Figure 4: 2035 loss of value coal assets by year of trigger (build / retirement)
Stranding is gradual and visible
We choose power in Europe as an archetype, as the region is most advanced in the matter and the effects most visible. Europe has already seen assets strand even though more is still to come. Cumulated extraordinary write downs and impairments over the period 2010-17 amounted to Eur 130bn, of which in turn 68% relating to generation assets (source: Company disclosures, EY). While they are a result of market forces such as power prices, we attribute these very market forces at least partially to direct and indirect climate change effects. Climate change regulation has led to coal crowding out by renewables, overcapacity and therefore prices not being driven by the marginal cost of carbon intensive technologies. Profitability has shifted away from carbon intensive generation to clean technologies in a very visible way, as evidenced by rapidly declining ROCE despite very large reduction in capex. Collectively, the sector has destroyed about 1200bps of return despite significant reduction in capex as the direct result of eroding profitability and arguably late reaction to slow stranding of assets. All of this has occurred despite a 50% power price rally and recovery to pre-financial crisis levels as shown in Figure 7 below. It is low carbon merchant assets that have reaped the benefit.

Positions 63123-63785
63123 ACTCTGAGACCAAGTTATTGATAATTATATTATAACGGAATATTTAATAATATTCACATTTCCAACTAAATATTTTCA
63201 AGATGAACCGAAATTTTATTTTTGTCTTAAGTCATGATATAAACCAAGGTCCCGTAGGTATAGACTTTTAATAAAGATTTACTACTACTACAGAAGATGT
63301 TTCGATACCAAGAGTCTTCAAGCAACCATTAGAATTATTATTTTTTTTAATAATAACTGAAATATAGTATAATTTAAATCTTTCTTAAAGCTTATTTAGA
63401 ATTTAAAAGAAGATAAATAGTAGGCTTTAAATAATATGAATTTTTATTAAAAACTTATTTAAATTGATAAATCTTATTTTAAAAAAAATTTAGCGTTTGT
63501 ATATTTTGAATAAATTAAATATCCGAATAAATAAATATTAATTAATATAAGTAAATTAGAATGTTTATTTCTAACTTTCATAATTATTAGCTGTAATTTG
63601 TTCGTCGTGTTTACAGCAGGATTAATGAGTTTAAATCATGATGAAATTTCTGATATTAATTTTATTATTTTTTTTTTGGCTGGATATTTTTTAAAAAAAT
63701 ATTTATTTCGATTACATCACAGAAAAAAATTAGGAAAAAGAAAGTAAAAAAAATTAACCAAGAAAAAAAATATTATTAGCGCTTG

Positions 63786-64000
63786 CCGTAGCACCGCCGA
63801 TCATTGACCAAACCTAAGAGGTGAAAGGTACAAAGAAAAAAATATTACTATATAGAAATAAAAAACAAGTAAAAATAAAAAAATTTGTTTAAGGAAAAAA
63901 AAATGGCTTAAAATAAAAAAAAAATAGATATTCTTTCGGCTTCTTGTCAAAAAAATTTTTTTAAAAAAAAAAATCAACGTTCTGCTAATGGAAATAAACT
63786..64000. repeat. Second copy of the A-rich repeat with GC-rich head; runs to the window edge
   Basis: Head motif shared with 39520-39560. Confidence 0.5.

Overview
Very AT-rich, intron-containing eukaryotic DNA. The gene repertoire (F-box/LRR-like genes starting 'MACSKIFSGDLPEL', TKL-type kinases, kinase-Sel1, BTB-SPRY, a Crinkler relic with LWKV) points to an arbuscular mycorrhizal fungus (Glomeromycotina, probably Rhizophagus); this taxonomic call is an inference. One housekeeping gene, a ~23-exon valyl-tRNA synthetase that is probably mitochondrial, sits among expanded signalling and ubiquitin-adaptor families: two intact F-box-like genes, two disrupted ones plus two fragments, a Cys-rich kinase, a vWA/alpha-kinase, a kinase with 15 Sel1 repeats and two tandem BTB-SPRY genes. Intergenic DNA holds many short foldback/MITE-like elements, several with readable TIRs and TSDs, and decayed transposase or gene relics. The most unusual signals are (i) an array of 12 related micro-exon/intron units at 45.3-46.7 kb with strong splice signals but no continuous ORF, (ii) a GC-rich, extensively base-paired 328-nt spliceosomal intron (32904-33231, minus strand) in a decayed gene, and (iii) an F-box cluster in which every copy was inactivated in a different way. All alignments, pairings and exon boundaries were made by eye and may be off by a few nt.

The challenge of fossil fuel profitability, which we have chosen as one proxy for the trajectory of asset stranding, is clearly visible when looking at the divide of ROCE over time for high vs low carbon generations. For the chart below, we have used representative baskets of the major high and low carbon footprint generators. It is worth noting that the low carbon basket is characterized by high levels of growth investment that initially suppress returns.
Figure 7: High vs low carbon generators' ROCE (%)
The change in return on invested capital is at the origin of some of the major corporate transformations we are currently seeing. While we are of the view that the majority of them is positive for the companies in question, we still highlight that they originate from destruction of value. Furthermore, even though conventional returns are being substituted with those from with clean energy, by virtue of scale, declining conventional asset returns weigh more than growth from small scale renewable projects still. We therefore expect systematic return recovery from 2020 only.